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February 2017

Transcatheter Aortic Valve Replacement in Younger Individuals

Author Affiliations
  • 1Department of Healthcare Policy and Research, Weill Cornell Medicine and New York Presbyterian Hospital, New York, New York
  • 2Section of Cardiovascular Medicine, Veterans Affairs Connecticut Healthcare System, West Haven, Connecticut
  • 3Robert Wood Johnson Foundation Clinical Scholars Program, Yale School of Medicine, New Haven, Connecticut
  • 4Cardiac Surgeon, Blessing Hospital, Chicago, Illinois
JAMA Intern Med. 2017;177(2):159-160. doi:10.1001/jamainternmed.2016.8104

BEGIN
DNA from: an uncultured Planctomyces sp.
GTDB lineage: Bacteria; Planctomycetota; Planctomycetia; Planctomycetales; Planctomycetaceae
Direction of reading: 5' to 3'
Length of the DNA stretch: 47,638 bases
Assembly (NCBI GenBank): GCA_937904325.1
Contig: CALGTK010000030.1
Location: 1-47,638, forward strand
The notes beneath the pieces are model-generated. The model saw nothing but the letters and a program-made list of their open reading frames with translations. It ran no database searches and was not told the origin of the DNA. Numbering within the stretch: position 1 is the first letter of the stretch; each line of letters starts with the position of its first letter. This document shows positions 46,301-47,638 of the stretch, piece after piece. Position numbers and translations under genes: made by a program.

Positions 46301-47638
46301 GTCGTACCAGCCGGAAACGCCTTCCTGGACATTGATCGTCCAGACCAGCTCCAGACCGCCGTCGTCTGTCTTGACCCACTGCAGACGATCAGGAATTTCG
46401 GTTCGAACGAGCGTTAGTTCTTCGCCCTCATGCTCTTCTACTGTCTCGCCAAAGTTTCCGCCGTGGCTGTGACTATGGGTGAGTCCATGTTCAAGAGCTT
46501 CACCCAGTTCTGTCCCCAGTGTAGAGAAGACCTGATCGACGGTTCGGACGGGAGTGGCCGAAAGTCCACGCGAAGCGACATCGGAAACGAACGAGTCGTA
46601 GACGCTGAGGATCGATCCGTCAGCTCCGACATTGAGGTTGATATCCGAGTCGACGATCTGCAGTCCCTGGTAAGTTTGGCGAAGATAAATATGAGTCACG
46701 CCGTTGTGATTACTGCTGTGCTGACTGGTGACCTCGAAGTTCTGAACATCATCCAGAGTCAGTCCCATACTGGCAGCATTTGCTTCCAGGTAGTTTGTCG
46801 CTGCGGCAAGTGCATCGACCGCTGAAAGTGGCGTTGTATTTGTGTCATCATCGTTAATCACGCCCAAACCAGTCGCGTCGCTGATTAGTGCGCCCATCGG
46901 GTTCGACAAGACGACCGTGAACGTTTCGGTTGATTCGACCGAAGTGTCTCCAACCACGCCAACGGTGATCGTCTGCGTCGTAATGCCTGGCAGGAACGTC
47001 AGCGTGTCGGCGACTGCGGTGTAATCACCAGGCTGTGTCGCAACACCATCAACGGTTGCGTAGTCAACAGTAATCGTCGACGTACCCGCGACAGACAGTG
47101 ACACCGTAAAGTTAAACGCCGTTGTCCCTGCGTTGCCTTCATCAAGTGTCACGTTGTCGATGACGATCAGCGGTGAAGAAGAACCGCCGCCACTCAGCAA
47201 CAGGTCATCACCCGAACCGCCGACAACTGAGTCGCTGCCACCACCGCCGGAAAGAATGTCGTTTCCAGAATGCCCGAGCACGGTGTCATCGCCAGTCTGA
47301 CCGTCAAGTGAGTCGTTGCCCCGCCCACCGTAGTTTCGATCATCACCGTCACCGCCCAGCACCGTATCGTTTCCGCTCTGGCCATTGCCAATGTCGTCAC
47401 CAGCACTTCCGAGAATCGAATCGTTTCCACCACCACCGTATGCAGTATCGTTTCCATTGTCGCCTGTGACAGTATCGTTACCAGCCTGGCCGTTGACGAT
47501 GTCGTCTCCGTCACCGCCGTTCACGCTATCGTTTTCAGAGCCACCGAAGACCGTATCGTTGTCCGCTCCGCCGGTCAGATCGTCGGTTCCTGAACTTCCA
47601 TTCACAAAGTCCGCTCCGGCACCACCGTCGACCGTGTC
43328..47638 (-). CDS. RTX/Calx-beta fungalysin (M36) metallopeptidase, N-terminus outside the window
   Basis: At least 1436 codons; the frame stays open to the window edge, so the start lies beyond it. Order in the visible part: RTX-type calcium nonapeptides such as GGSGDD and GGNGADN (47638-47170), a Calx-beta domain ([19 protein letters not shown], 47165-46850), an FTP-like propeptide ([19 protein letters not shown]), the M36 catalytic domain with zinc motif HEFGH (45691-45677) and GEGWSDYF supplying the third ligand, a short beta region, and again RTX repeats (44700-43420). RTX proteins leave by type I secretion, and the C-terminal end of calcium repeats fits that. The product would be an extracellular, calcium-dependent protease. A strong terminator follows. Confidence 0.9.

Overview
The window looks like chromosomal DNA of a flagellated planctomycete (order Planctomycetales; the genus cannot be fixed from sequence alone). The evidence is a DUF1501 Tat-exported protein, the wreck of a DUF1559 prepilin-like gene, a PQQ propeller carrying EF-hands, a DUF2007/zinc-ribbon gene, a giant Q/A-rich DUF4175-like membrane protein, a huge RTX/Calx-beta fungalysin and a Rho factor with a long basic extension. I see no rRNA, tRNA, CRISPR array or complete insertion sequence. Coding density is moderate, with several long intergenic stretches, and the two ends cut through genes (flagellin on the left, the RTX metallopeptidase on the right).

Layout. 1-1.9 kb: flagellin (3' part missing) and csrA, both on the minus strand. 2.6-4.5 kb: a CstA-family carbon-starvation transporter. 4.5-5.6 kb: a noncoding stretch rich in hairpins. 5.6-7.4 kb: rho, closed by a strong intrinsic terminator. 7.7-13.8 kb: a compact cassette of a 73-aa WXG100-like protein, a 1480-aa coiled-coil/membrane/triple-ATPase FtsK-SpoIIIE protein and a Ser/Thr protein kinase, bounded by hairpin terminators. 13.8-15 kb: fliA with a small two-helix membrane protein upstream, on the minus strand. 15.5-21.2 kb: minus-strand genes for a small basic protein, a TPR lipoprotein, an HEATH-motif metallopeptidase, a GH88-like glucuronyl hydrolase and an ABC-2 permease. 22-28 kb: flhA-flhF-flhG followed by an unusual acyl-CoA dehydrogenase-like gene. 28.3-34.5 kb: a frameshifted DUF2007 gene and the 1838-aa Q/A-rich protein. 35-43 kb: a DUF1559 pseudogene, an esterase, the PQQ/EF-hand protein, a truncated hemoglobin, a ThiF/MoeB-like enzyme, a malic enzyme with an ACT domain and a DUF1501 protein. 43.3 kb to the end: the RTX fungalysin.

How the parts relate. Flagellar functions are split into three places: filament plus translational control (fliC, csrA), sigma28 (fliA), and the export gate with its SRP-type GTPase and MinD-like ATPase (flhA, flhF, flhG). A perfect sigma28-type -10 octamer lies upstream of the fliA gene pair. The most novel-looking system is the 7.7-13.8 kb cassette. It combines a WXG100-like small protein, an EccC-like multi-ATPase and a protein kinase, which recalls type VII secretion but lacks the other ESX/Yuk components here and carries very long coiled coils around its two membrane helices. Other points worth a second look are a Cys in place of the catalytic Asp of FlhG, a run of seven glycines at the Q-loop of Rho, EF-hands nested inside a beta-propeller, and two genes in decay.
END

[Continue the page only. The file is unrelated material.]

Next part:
When a patient has an aortic valve that requires replacement because the native valve is diseased, 2 types of valves can be used—mechanical valves or bioprosthetic valves, also known as tissue valves. Bioprosthetic valves are less durable than mechanical values but generally do not require the long-term use of anticoagulation; they are often recommended in older patients. Mechanical valves require therapeutic anticoagulation because of the risk for valve thrombosis, a catastrophic and life-threatening complication. The use of bioprosthetic valves increased from 38% in the period from 1998 to 2001 to 64% in the period from 2007 to 2011.1

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